Wednesday, 1 October 2014

Auction Costs

Picture: Wikipedia
Christie's have introduced the maddest auction house fee yet. They now propose an extra 2% seller's premium if lots exceed the high estimate. So if Christie's misidentifies your consignment and sells a sleeper for a fraction of its true value, but a multiple of its estimate, you'll owe them a 'performance fee'! It creates a perverse incentive for Christie's to push for the lowest possible estimate, and it gives sellers an incentive to insist on the highest possible estimate. The estimate becomes a commercial negotiation rather than a guide to its likely sale price. And prices can be driven up by all sorts of idiosyncratic reasons that have little to do with the auctioneer's actions. 

Christie's says the new fee will 'incentivise and reward high performance'. Of course that's just marketing guff, but it's stupid marketing guff because it implies that they need new incentives to perform highly - aren't they trying at the moment? And it's foolish to create an expectation that their performance should be judged on the difference between estimate and sale price. Sometimes they do a superb job, but buyers just aren't interested.

The sellers' premium is mainly a negotiating ploy, only really charged on low-value consignments. It's a suckers' charge for naive sellers who aren't aware that it's negotiable. So I suspect most sellers will avoid this fee, but it will still create unnecessary additional suspicion of estimates, though they are already as much a marketing tool and a negotiation with ambitious sellers as much as a true guess at hammer price. It's a bit ironic because the buyers' premium is in practice a charge on sellers, as I explained in a previous post.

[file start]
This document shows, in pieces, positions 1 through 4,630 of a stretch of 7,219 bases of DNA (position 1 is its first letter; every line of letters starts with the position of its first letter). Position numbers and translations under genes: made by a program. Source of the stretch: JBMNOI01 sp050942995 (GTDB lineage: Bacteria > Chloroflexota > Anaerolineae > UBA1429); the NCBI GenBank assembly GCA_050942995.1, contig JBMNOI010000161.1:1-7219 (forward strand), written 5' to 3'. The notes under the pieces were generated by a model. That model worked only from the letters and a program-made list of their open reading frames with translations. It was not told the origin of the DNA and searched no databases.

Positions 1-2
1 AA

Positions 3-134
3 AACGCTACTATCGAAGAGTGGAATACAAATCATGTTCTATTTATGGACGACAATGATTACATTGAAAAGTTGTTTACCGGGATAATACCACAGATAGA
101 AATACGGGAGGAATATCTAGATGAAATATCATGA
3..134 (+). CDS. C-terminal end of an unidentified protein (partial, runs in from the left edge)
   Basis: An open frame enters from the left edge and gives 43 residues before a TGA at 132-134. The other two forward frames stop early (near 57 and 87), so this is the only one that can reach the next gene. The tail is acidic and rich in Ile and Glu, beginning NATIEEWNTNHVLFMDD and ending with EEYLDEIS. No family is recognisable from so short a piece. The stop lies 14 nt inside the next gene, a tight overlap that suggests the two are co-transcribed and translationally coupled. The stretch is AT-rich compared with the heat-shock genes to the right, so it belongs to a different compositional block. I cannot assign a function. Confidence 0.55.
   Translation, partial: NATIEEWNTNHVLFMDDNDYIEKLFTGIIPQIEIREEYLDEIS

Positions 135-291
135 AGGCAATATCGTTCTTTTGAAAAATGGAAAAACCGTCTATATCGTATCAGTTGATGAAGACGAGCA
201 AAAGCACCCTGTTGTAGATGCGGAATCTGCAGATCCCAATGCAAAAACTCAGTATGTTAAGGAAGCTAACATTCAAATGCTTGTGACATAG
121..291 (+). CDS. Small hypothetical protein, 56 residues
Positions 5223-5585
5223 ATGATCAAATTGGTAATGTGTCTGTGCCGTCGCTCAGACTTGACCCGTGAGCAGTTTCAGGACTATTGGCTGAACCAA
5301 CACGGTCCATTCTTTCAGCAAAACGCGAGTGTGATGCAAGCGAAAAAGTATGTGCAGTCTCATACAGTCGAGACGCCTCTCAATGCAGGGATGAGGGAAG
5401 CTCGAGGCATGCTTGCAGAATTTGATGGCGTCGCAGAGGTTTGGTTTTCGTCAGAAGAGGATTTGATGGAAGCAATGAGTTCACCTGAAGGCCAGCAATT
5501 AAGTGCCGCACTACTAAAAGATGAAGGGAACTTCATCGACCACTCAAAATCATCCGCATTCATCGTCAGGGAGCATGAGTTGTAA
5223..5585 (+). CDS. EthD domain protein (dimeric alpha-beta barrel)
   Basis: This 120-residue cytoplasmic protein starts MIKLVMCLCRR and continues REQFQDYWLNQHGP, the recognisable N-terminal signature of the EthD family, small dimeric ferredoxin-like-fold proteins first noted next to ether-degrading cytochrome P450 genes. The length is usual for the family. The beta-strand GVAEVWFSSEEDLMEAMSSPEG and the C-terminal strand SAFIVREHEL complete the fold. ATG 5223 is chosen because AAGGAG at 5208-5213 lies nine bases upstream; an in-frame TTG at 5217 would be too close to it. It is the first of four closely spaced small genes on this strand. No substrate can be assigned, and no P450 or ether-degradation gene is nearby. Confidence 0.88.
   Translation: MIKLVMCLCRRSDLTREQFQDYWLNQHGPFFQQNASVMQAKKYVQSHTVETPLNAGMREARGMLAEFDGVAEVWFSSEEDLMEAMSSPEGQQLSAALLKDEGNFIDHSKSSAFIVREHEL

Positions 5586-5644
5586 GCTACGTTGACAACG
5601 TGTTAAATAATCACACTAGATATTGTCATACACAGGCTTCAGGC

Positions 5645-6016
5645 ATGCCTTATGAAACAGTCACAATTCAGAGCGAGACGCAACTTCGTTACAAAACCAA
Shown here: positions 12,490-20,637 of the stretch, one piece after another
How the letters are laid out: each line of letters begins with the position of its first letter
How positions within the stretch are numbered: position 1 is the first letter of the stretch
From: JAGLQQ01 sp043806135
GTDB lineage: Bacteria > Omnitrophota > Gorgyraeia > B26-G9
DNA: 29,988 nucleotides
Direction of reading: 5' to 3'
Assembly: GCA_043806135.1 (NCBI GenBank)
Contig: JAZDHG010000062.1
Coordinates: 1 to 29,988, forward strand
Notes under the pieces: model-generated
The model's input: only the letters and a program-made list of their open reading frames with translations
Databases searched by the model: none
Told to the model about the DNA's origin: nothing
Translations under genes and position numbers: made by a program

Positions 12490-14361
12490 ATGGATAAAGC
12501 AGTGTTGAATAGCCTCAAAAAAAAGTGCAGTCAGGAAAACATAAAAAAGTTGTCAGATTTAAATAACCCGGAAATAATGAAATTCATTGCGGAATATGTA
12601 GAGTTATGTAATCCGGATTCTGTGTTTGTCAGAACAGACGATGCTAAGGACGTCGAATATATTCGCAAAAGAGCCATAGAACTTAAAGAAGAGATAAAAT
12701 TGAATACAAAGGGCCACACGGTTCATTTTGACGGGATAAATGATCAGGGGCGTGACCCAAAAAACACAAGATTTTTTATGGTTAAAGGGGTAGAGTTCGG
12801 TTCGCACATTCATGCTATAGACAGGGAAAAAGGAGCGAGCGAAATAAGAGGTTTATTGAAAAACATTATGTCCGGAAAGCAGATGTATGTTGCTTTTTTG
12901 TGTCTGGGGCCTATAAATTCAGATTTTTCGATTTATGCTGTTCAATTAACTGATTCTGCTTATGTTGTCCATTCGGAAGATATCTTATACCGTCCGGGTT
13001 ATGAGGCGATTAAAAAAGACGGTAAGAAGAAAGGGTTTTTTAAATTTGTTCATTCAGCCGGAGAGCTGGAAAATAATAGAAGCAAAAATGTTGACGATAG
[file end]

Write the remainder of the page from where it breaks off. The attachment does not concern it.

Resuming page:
Transaction costs in the art market are notoriously high and notoriously vague. Stepped increments mean that the difference between hammer price and actual cost is hard to work out. It also makes it difficult to assess how lots performed against expectations, because the auctioneers like to compare estimates without premium with sale prices including premium. So something said to have sold around the low estimate might actually have missed it by about a third, if you actually compare like with like. We should therefore be grateful to Felix Salmon, a rare beast who writes intelligently about both art and economics, for he has just published an auction premium calculator online, which lets you work out the premium from the hammer price, and the hammer price from the total.

I also wrote a premium calculator a few months ago, but couldn't embed it on the blog (technological incompetence). Still happy to send out if anyone wants my sheet, which will give you the underlying formulae to play around with. The one thing you can't do with the online version is adjust for tax (charged on the premium and sometimes on the lot itself, at different rates ... taxation is almost as complicated as auction house pricing). 

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